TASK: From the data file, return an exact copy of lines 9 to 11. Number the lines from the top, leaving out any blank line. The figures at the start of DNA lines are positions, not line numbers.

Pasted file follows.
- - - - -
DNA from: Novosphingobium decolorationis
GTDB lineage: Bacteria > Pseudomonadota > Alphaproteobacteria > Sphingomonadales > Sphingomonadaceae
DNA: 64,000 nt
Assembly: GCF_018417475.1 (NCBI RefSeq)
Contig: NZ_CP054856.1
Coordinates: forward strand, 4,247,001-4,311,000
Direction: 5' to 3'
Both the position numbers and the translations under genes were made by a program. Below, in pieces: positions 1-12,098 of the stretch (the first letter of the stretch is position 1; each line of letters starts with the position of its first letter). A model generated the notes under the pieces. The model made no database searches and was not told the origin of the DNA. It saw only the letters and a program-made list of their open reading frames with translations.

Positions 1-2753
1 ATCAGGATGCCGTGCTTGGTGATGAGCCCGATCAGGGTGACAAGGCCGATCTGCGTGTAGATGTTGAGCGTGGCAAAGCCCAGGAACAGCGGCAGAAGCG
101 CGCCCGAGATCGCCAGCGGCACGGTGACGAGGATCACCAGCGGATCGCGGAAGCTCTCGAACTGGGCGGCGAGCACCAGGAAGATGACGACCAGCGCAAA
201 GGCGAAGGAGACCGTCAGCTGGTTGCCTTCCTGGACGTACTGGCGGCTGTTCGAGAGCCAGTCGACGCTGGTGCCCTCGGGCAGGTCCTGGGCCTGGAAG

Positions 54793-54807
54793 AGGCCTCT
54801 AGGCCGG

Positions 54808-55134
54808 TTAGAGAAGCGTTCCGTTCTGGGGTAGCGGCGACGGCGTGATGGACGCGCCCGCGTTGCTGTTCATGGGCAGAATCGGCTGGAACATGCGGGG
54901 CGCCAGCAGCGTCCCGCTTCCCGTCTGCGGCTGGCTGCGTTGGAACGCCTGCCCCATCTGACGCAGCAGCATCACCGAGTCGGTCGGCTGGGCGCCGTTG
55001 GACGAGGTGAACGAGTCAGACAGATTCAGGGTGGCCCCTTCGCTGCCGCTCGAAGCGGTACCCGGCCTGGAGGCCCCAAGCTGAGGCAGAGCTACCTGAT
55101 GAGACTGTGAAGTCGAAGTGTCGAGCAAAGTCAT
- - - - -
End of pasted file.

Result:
Positions 1-2753
1 ATCAGGATGCCGTGCTTGGTGATGAGCCCGATCAGGGTGACAAGGCCGATCTGCGTGTAGATGTTGAGCGTGGCAAAGCCCAGGAACAGCGGCAGAAGCG
101 CGCCCGAGATCGCCAGCGGCACGGTGACGAGGATCACCAGCGGATCGCGGAAGCTCTCGAACTGGGCGGCGAGCACCAGGAAGATGACGACCAGCGCAAA